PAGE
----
The Berlin Court of Auditors called on the red-green-red coalition for more transparency in finances and a stricter austerity policy before starting the government. At the same time, the President of the Court of Auditors, Karin Klingen, warned on Monday during the presentation of the 2021 annual report not to abuse the Corona emergency declaration to bypass the debt brake.
As a result of the corona crisis, the debt of the state budget of Berlin reached a record high of 63.7 billion euros at the end of 2020. The reason is new loans linked to the pandemic of 7.3 billion euros. euros, the House of Representatives paved the way for this in 2020 by declaring an extraordinary emergency.
However, according to the Court of Auditors, such high loans were not at all necessary to cope with the pandemic in 2020; according to the auditors, half a billion euros in emergency loans would have been enough. In addition, the Court of Auditors criticized the state for putting 5.4 billion euros in emergency loans in a pandemic reserve for the following years in order to spend the money for other purposes.
âEmergency loans should not be used to fund additional measures that have always been desired, but should be used to tackle the emergency,â said ACA President Klingen.
Over â¬ 4 billion in emergency loans have yet to be spent, a small part has been used to finance university buildings, for example, although they have nothing to do with the corona emergency. . The âlump sum savingsâ of these emergency loans âviolate budget law,â Klingen said.
The debt brake foresees emergencies in which loans and higher debts can be taken, he said. But these funds can only be used to fight the emergency and not for other political objectives.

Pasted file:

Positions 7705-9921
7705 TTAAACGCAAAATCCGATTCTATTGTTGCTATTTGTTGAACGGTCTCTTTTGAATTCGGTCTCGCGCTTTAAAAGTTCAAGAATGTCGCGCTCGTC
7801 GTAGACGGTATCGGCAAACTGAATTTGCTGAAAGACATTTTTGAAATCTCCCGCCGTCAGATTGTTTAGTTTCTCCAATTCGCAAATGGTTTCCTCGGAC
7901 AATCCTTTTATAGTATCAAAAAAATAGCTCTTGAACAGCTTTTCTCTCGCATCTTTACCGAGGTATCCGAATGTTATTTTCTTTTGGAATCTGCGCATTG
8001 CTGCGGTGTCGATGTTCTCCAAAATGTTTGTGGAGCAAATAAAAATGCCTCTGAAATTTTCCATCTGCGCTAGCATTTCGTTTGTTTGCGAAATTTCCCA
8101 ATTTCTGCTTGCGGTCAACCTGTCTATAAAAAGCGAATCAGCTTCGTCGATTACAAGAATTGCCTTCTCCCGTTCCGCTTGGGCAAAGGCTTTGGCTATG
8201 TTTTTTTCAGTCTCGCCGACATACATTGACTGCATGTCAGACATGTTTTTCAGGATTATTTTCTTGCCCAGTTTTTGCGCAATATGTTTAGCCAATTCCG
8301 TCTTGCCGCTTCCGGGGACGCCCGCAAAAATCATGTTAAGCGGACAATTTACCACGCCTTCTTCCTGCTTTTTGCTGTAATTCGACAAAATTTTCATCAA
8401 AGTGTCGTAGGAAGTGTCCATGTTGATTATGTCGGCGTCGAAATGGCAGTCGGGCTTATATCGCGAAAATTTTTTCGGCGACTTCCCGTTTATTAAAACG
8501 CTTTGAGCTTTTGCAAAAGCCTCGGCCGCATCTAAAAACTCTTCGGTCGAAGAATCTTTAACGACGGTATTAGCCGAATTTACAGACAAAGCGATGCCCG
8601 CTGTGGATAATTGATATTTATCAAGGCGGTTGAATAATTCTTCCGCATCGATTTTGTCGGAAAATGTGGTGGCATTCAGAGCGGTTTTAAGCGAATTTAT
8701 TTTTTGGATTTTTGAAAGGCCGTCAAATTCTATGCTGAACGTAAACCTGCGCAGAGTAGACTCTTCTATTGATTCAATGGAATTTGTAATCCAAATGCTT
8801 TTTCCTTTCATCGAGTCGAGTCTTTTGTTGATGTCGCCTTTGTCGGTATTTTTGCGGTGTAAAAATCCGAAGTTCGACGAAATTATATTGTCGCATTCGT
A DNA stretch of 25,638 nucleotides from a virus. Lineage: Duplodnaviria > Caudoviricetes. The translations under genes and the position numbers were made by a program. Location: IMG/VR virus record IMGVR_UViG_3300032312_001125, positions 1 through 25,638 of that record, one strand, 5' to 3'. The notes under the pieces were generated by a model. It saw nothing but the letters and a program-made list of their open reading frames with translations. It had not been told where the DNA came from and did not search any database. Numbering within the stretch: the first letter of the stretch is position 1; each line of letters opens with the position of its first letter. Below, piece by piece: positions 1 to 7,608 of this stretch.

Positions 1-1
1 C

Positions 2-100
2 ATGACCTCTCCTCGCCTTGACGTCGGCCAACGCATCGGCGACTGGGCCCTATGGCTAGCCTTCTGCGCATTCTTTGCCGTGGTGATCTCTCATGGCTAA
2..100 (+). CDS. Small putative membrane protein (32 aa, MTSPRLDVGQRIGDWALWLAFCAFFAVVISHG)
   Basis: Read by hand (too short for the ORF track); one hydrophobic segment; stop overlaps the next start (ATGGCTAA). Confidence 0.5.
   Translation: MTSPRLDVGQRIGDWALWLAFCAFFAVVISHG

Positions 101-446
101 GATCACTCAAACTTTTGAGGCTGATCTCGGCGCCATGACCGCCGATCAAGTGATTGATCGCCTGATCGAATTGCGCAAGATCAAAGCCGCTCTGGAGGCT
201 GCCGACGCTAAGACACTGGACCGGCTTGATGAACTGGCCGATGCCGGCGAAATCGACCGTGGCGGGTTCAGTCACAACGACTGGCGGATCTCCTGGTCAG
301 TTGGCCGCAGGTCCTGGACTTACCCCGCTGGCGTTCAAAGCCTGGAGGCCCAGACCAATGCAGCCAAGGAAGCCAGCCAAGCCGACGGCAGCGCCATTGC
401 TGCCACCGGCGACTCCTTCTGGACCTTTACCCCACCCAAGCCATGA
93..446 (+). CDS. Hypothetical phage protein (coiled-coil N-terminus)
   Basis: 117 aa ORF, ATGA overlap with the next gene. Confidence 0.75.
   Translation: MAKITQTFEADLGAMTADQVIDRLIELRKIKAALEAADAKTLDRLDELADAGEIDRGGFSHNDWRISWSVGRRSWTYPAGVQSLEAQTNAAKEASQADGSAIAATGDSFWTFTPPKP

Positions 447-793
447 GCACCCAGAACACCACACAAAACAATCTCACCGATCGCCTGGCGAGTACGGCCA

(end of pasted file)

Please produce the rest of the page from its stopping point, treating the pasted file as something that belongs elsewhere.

Still in view of the future red-green-red coalition of old and new partners of the SPD, Greens and Left alliance, the Court of Auditors calls for a clearer austerity policy. The coalition’s goal of presenting a balanced budget by the end of the 2026 legislature is “not ambitious enough.”
This includes the considerations of the future government alliance in the coalition agreement to start repaying emergency loans only at the end of the legislature. The idea of âârepaying loans only if they are not exhausted is also criticized by the auditors.
So far, plans call for balancing the 2022/23 budget using all reserves, they say. For the next two years, there are funding gaps of 2.7 billion euros each, they say. For a “sustainable and generationally fair financial policy”, Berlin must return to balanced budgets and economically oriented debt reduction.
The Court of Auditors also casts serious doubt on the coalition’s management of the finances of public enterprises. The reason for this is the announcement that losses to state-owned enterprises will be amortized in the 2022/23 budget by renewed emergency loans, even though billions still remain in the pandemic reserve.
The situation is similar for investments. These must be strengthened, which is also welcomed by the Court of Auditors. But here too, the state wants to make an effort on the part of state-owned enterprises. âWe see plans to move investing activities to areas outside of the core budget to be problematic,â Klingen said.
At the same time, Klingen warned of the consequences of this parallel budget practice to cover investments. “If, for example, state-owned enterprises or special funds take out loans for this purpose, it not only increases their level of indebtedness but also the state’s financial risk,” Klingen said.
In addition to the record state debt of 63.7 billion euros, there is the debt of state companies, funds and institutions. These have increased considerably in recent years and amounted to 21.5 billion euros in 2020. Debt per capita has also increased: from around 20,100 euros in 2019 to 22,150 euros last year, i.e. 10,000 euros more per capita than the LÃ¤nder average.
Avoid getting around the debt brake by outsourcing borrowing to funds, subsidiary budgets and other constructions. For this reason, the Court of Auditors will examine more closely in the future such outsourcing of loans and investments in state-owned enterprises. Due to the particular challenges, the red-green-red coalition must now be specific about funding its plans, as the alliance partners “are also setting the course for dealing with high debt in the future,” he said. Klingen said. “This will have implications for several generations.”